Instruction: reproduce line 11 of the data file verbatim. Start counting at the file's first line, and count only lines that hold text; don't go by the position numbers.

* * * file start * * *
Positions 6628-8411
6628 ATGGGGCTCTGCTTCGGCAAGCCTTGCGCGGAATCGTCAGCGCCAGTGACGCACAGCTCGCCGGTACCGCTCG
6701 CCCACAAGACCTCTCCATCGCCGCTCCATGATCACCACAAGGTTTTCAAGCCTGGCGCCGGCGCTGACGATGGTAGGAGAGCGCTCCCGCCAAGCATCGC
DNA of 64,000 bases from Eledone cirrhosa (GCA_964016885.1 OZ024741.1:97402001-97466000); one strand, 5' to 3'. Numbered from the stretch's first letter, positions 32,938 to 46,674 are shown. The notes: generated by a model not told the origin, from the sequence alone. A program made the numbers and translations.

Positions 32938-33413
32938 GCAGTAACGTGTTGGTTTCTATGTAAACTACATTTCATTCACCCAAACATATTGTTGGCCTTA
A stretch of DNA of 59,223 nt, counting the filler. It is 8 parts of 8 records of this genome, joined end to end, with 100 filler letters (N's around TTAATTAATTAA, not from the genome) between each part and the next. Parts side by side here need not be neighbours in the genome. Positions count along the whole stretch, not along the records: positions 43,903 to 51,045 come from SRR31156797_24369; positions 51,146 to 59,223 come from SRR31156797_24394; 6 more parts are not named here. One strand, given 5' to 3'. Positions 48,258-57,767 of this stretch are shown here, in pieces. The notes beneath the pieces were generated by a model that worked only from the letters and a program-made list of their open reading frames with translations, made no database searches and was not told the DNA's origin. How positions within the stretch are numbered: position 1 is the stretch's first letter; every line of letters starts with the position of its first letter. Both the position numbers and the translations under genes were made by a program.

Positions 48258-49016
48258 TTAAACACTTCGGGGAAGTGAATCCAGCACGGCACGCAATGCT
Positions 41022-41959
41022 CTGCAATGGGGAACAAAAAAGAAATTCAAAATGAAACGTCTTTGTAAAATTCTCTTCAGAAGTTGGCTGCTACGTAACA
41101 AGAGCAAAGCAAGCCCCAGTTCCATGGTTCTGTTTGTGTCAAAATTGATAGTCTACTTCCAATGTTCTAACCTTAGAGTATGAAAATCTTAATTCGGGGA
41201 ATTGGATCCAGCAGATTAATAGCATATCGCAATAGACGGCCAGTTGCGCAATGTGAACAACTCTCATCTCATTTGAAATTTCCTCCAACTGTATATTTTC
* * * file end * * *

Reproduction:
41022 CTGCAATGGGGAACAAAAAAGAAATTCAAAATGAAACGTCTTTGTAAAATTCTCTTCAGAAGTTGGCTGCTACGTAACA